The Australian share market is expected to open slightly weaker due to dips in the US and European markets.
At 6.56am (AEST), the June share price index futures contract was down 23 points at 5,507.
CommSec chief economist Craig James says the overseas markets were down on Friday, due to investors taking profits out of technology stocks and simmering tensions in the Ukraine.
But the local market is handling the situation well.
"The futures market suggests that our market in Australia will be down 23 points or 0.4% at the start of trade," Mr James said.
"So a little bit weaker, but performing better than the US and European markets did on Friday."
Mr James said technology stocks took a beating, with Amazon shares alone losing almost 10%.
While conservatism crept into Wall Street, investors are carefully watching how political instability in the Ukraine plays out.
But despite this, the Australian dollar is holding firm around US92.75c.
The price of gold is also up $10.20 per ounce, Mr James said.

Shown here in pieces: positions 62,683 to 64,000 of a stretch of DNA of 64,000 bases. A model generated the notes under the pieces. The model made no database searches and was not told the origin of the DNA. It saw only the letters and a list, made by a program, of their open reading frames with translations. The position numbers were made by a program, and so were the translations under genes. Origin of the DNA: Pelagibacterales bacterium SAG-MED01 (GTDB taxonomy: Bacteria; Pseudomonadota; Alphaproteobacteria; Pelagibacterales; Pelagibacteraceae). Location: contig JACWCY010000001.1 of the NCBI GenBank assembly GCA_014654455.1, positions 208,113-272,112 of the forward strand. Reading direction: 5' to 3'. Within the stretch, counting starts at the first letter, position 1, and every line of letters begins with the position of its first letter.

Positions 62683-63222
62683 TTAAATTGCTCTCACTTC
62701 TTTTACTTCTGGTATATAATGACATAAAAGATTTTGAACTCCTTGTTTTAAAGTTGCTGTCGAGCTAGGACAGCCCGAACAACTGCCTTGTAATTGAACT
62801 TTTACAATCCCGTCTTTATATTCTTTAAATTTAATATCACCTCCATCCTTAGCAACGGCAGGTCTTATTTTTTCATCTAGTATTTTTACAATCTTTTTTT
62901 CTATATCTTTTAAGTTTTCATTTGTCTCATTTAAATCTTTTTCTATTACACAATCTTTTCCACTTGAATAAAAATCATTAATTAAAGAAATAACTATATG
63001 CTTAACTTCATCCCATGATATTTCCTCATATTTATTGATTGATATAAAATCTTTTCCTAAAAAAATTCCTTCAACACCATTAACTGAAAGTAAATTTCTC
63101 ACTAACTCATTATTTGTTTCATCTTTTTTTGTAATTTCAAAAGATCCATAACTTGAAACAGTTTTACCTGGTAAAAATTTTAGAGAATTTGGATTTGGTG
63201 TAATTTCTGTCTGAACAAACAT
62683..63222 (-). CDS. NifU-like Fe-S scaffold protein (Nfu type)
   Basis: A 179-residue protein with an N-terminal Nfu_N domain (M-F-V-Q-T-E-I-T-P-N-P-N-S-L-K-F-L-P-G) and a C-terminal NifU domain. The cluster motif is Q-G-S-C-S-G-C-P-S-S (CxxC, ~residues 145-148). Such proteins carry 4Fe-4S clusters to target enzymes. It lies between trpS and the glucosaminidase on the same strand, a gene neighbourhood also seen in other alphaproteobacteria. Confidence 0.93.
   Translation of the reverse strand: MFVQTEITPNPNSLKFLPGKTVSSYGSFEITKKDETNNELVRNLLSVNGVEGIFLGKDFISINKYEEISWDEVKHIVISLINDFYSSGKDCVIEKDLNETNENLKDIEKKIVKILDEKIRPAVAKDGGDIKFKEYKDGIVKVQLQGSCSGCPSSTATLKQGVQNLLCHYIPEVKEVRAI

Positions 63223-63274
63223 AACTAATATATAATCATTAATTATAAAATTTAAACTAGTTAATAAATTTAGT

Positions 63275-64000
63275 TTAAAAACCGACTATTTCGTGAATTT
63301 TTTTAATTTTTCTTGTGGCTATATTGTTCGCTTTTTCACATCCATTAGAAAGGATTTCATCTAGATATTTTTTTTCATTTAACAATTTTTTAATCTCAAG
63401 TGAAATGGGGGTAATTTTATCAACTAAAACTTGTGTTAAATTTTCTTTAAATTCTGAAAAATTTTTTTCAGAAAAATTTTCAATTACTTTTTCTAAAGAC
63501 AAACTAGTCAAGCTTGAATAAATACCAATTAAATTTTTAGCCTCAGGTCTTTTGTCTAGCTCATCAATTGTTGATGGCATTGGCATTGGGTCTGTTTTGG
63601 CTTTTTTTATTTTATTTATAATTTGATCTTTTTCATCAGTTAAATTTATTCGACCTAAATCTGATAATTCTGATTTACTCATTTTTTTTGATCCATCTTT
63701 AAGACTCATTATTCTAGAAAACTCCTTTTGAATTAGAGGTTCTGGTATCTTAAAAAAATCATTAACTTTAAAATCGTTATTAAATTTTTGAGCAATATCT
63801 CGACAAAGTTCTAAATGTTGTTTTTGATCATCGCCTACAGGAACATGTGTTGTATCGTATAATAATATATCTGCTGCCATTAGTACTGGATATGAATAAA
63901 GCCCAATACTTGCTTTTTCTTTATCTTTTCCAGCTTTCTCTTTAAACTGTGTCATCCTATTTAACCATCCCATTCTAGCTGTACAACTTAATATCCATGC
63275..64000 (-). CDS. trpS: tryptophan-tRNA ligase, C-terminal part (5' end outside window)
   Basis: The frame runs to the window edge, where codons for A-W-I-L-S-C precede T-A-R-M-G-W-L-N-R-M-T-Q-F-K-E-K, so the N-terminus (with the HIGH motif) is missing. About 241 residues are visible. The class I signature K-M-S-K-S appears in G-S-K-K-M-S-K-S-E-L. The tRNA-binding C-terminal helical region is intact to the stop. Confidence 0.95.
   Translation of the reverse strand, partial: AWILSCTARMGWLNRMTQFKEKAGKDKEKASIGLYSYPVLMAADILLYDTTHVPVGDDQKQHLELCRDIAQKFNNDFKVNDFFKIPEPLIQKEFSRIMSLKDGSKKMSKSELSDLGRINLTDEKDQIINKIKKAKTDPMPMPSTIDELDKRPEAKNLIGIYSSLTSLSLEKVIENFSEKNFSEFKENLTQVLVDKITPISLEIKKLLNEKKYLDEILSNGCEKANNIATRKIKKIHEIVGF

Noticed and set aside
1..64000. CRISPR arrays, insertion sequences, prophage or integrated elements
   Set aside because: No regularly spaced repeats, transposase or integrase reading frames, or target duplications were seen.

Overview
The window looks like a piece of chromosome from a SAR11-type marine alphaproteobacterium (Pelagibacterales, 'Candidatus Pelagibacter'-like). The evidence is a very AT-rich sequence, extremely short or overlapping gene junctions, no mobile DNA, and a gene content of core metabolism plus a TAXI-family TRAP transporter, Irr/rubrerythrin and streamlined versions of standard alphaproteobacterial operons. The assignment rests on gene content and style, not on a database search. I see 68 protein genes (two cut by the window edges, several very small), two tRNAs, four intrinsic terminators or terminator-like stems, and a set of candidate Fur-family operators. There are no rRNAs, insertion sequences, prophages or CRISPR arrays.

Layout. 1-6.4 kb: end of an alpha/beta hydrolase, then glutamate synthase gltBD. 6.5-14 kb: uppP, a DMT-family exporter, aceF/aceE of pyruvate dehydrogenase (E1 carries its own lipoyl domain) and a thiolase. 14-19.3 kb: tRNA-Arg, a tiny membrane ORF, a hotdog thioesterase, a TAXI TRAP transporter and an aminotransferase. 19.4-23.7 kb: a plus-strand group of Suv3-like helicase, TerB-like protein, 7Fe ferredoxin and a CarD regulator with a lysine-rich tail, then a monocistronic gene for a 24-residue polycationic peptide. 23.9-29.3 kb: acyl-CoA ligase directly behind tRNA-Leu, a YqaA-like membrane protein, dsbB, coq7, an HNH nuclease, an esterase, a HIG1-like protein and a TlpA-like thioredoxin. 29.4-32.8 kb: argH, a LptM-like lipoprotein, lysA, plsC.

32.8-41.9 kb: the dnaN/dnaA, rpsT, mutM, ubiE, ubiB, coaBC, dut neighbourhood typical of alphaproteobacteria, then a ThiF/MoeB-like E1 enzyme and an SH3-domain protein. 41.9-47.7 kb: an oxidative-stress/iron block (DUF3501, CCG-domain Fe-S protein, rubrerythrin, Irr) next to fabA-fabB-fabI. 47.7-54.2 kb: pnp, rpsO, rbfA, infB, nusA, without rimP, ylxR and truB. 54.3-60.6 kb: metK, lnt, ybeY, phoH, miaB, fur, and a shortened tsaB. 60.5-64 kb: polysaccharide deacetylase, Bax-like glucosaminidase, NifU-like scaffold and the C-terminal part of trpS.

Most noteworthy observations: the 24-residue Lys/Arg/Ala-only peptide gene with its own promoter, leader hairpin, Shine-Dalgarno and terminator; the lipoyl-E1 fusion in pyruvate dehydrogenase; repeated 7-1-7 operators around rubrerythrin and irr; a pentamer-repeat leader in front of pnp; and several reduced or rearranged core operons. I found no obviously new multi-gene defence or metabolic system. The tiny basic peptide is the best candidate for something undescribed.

But the energy sector has been hit by a slump in oil and iron ore prices.
Oil prices have fallen $US1.34 to $US100.60 per barrel, while the spot iron ore price is down $US2.20.
Mr James says there's little to guide Australian trading this week, although figures on house prices, manufacturing and lending are due to be released.
No significant company news is expected today.
Last week the Australian market blasted through 5500 points and Mr James expects it will hold between the 5300 and 5600 mark.
The market on Thursday closed at near-six-year highs in a sixth consecutive day of gains.
The benchmark S&P/ASX200 index rose 13.2 points, or 0.24%, to 5,531.
The broader All Ordinaries index was up 13.3 points, or 0.24%, at 5,515.5.
As for the Australian dollar, that should remain between US92c and US94c, Mr James said.